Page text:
The National Catholic Review
Paul Mariani
For Fr. Bill McNichols
From house to house he treks, and inn to inn, the feral dogs
following the exhausted donkey. His wife, tired as she is,
does not complain. She knows he is doing all he can,
but there is no room, no room, no room. In time to come,
that common cri de coeur: no room. He hears the clink
of tankards, the bawdy laughter in the inner courtyard,
the dogs closing in. It is dark, dark, but somehow
filled with light, a dark light which is always there, he sees,
though there are precious few who dream enough to see it.

My little grandson gets up from talking to his train set
and looks at me. Then, without the faintest warning,
charges into my arms, believing without sufficient reason
that I will somehow be ready to catch and lift him
high above himself as his shadow falls across me.
He laughs, knowing he is somehow safe, though
my left arm hurts from sanding floors and lifting wood
in his father’s house, and the arthritis I have always
dreaded shoots once more across my right hand and wrist
to remind me once again how time keeps running out.

At last he finds someone who will let him use the stable,
a cave in the cold rocks, ripe with the dank smell of donkey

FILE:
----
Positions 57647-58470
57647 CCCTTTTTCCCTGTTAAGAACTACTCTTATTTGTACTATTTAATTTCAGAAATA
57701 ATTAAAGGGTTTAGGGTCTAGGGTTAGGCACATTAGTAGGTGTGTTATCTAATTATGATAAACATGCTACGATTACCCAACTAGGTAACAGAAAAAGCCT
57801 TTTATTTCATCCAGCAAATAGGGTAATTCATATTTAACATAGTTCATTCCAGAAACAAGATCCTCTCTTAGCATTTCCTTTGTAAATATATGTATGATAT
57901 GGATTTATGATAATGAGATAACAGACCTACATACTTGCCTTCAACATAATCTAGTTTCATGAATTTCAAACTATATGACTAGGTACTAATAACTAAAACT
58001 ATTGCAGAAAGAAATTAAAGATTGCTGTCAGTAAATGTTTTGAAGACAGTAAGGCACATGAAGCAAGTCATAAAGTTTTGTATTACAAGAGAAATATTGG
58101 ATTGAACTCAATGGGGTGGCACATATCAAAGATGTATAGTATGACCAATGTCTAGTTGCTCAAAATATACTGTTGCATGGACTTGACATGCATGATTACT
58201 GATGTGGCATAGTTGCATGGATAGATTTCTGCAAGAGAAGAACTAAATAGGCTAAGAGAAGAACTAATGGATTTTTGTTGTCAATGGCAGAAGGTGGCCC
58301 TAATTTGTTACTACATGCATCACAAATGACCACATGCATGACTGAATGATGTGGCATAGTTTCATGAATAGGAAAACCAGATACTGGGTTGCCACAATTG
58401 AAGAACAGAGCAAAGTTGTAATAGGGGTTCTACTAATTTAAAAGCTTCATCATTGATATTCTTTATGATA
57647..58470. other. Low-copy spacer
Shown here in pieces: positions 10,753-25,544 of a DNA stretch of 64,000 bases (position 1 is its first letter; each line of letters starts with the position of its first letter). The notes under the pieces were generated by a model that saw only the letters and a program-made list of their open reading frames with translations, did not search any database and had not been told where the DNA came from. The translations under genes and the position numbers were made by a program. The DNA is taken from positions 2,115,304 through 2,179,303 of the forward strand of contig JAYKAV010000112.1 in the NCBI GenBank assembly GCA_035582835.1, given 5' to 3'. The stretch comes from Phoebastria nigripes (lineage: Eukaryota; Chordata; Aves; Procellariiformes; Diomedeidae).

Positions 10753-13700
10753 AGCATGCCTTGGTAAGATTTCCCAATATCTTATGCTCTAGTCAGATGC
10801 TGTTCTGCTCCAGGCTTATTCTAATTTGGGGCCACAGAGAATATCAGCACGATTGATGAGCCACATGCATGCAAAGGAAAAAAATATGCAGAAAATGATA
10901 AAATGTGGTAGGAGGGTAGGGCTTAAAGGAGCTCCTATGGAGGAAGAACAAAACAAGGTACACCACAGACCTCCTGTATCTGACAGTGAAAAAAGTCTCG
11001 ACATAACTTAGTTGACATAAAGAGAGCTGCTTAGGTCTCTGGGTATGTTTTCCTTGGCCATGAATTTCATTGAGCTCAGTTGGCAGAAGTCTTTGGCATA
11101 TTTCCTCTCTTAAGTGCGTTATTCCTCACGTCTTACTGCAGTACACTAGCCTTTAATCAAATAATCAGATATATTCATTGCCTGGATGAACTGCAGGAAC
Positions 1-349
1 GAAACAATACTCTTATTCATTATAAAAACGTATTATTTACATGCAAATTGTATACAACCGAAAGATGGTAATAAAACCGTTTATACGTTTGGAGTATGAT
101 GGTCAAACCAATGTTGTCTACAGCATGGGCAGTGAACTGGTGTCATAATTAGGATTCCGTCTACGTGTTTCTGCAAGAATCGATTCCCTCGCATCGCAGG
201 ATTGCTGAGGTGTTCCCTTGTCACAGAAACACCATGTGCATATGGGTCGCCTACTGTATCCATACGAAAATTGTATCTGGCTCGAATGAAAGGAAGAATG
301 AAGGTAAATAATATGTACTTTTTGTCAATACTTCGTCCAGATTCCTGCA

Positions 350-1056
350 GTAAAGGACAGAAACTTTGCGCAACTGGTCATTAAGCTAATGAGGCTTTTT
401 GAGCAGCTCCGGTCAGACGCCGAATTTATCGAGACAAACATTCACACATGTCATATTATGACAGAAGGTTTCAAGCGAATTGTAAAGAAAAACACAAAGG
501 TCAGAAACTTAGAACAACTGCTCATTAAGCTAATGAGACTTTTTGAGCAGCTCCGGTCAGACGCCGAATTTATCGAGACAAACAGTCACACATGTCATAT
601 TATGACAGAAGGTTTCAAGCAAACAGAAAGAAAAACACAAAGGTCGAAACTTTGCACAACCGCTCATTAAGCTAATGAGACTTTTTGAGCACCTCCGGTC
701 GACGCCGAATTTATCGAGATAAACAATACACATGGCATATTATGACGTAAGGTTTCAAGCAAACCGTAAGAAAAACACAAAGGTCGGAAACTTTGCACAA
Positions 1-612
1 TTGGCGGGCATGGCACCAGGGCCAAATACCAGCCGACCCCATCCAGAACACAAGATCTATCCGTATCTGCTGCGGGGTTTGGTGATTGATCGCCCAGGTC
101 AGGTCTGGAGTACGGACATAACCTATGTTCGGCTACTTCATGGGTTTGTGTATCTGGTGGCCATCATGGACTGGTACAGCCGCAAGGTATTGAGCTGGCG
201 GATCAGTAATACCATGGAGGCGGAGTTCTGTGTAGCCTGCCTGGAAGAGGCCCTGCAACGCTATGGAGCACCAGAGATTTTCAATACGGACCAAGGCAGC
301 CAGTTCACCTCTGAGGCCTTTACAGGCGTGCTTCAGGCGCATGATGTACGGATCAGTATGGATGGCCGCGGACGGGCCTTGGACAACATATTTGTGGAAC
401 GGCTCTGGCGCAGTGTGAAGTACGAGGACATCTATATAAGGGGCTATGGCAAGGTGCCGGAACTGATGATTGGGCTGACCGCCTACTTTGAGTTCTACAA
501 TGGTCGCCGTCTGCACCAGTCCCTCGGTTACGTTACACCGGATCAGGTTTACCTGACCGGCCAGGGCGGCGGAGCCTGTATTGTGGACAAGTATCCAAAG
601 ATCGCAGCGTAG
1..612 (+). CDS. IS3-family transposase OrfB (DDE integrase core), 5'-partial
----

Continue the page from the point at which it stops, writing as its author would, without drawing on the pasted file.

dung and hay. He covers his young wife with the tatters
of his cloak, stung again by what it means to be without,
here where someone with his blood was anointed king
a thousand years before, before the deportations, before
the shod boots of troops speaking in barbaric tongues.

And now the quickening contractions. Joseph the dreamer,
Joseph the shadow of the Father, the stand-in, here in this
backwater with the name God’s house. And only after
so much time has passed even Herod’s scribes will scratch
their heads, trying to remember where this quasi-mythical
Messiah will be born. Something reaches down and begins
again here on this threshing floor, like those waters from
the temple flowing east, a trickle of light only first, and then
the baby’s cry, as now the mother wraps him in her arms.
And the man, warmed by what he has been witness to,
swears he will do everything he can to cover both of them
in his failing, trembling arms, knowing it is that other Father
who keeps him grounded in the presence of so much arcing light.

Paul Mariani, professor of English at Boston College, wrote this meditation on the icon "Shadow of the Father," by the Rev. William Hart McNichols, of Ranchos de Taos, N.M.

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